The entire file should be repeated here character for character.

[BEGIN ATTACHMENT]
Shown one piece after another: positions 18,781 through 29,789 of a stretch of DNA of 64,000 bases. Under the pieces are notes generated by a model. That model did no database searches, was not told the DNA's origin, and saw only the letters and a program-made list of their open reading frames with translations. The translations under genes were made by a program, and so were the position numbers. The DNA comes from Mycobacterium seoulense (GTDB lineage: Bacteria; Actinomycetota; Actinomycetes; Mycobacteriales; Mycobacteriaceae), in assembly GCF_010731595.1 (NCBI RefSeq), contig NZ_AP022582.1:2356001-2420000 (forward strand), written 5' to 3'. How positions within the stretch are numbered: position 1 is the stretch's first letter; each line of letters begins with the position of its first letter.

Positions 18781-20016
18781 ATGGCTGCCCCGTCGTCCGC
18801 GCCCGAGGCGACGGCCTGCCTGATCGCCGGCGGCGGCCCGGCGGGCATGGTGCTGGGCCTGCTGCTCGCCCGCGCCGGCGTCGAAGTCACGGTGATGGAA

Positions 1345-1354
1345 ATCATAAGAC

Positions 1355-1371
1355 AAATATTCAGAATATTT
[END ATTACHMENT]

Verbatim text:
Shown one piece after another: positions 18,781 through 29,789 of a stretch of DNA of 64,000 bases. Under the pieces are notes generated by a model. That model did no database searches, was not told the DNA's origin, and saw only the letters and a program-made list of their open reading frames with translations. The translations under genes were made by a program, and so were the position numbers. The DNA comes from Mycobacterium seoulense (GTDB lineage: Bacteria; Actinomycetota; Actinomycetes; Mycobacteriales; Mycobacteriaceae), in assembly GCF_010731595.1 (NCBI RefSeq), contig NZ_AP022582.1:2356001-2420000 (forward strand), written 5' to 3'. How positions within the stretch are numbered: position 1 is the stretch's first letter; each line of letters begins with the position of its first letter.

Positions 18781-20016
18781 ATGGCTGCCCCGTCGTCCGC
18801 GCCCGAGGCGACGGCCTGCCTGATCGCCGGCGGCGGCCCGGCGGGCATGGTGCTGGGCCTGCTGCTCGCCCGCGCCGGCGTCGAAGTCACGGTGATGGAA

Positions 1345-1354
1345 ATCATAAGAC

Positions 1355-1371
1355 AAATATTCAGAATATTT